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First store in Venice. Lean to on side of store where family resided for 2 winters. Mike & Mary with Dog Bob on steps (1917).  Photo courtesy of the Biollo-Doyle FamilyO.J. Biollo, one of the leaders involved in the establishment of the Italian settlements of Venice and Hylo.  He had operated several businesses in Winnipeg and Edmonton and was extremely entrepreneurial.   Tony Bonifacio in his unpublished history Venice Alberta 1914:  The Pioneers and Others That Lived There provides insight into his character:

In Venice, O.J. Biollo was like the king pin of the community, he owned the general store, was the first postmaster, Commisioner of Oaths, representative of the government for collecting taxes, building of roads and many other ventures.  He was the only person able to do this because he was quite fluent in the English language. . . . The first radio in Venice was in the Biollo store, a Marconi console floor model, and it was powered with dry cell batteries.  The pile of batteries to power the radio was almost larger than the radio.  Almost all the people of the settlement would come on Tuesday and Friday evenings to meet the train arriving at 6:30 p.m. if it was on time.  The mail was picked up at the post office, and perhaps a few groceries bought, return home, and repeat the same routine over and over.

In 1915, he purchased  a building that had previously been built by an earlier settler prior to the arrival of the Italian settlers and began operating a store.  The crumbling ruins of this early business establishment located just north of the town site of Venice.

Documents at the Provincial Archives of Alberta show that this business was a company called the Mercantile Company and that shares had been issued to some family members.  This business was the only merchandising business serving Venice-Hylo for a number of years, trading traditional staples such as flour, sugar, tobacco products, hardware products and many such items as would be found in a general store during that period.

Carlo Meardi working at the sawmill - Hylo LakeFor many  years the postal service at Venice was also located in the store.  Mr. Biollo, at various periods of time, was an agricultural implement agent for manufacturers such as Massey-Harris.  As there was a huge demand for lumber in the new frontier communities, Mr. Biollo also operated a sawmill on the premises where he made lumber for resale and also did custom sawing for people who would bring their own logs to the mill to be made into lumber.  The mill was powered by a stationary steam engine.  It operated until it was destroyed by fire in July 1938.  Records from O.J. Biollo's business suggest that there were periods, particularly during the Depression years in the 1930s, when this business went through some difficult times.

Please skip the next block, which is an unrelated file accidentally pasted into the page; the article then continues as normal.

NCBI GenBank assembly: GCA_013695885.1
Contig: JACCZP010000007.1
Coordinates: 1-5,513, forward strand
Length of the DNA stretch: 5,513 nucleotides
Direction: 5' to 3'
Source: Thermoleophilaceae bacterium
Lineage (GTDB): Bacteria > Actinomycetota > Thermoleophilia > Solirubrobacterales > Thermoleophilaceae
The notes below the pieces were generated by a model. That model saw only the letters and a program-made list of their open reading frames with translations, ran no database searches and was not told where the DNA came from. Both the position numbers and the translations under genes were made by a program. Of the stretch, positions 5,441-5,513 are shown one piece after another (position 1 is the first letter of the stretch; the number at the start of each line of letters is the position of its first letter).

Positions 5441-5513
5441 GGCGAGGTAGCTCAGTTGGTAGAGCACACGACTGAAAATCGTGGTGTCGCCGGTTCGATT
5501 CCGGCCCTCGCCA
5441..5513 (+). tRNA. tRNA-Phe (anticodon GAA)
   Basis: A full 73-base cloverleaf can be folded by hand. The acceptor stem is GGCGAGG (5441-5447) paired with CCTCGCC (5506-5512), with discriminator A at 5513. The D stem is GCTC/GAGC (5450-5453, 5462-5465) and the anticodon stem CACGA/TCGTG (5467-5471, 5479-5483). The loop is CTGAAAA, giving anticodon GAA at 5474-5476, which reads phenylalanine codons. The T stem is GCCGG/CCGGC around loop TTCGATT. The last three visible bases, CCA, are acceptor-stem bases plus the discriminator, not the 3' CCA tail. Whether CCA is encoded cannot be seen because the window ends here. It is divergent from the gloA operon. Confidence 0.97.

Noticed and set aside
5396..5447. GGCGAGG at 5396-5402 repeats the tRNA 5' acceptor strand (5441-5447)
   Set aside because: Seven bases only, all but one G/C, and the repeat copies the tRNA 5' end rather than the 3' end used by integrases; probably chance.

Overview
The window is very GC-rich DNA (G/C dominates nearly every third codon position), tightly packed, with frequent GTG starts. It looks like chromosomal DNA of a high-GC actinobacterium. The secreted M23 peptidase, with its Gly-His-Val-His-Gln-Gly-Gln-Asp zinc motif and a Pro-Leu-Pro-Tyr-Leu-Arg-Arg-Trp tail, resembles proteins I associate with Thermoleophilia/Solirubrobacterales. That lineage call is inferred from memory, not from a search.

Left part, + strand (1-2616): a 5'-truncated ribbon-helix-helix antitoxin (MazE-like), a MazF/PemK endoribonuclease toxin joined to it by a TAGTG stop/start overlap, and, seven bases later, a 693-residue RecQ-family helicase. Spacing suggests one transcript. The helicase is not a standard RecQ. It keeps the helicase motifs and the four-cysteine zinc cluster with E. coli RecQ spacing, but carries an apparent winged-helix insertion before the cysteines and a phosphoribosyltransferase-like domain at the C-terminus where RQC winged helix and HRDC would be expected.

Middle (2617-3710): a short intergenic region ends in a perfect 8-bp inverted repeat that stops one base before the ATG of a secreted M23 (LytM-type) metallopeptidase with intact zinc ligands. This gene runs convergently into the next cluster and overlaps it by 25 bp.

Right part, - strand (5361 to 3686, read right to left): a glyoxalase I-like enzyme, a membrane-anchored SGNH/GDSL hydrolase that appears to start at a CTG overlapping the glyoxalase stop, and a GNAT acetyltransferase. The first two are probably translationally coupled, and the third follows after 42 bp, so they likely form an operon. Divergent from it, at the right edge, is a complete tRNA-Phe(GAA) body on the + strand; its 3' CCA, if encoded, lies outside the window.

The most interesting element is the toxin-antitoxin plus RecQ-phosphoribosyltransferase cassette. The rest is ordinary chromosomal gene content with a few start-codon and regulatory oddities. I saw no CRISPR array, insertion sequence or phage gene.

As Threshing outfit on the Biollo farm.  Photo courtesy of the Biollo-Doyle Family the homesteaders had very little money, they purchased many of their supplies from the store on credit and paid when they could, or else they would do some work for Mr. Biollo on his farm.  This arrangement, however, made it difficult in turn for Mr. Biollo to pay his wholesalers or suppliers on time and would create some difficulties.  Nevertheless, the Mercantile Company remained in business until the mid-1940s, when increased competition and other family difficulties more or less caused this business to pass on into oblivion.

There were also other businesses, for example, Felice De Angelis started a sawmill with Augusto Marini but Mr. Biollo was, undoubtedly, the most entrepreneurial individual in the community in the early years.

Material in this section is reprinted in part from "Hylo-Venice Harvest of Memories" by the Hylo-Venice History Book Committee, with permission from the editor.

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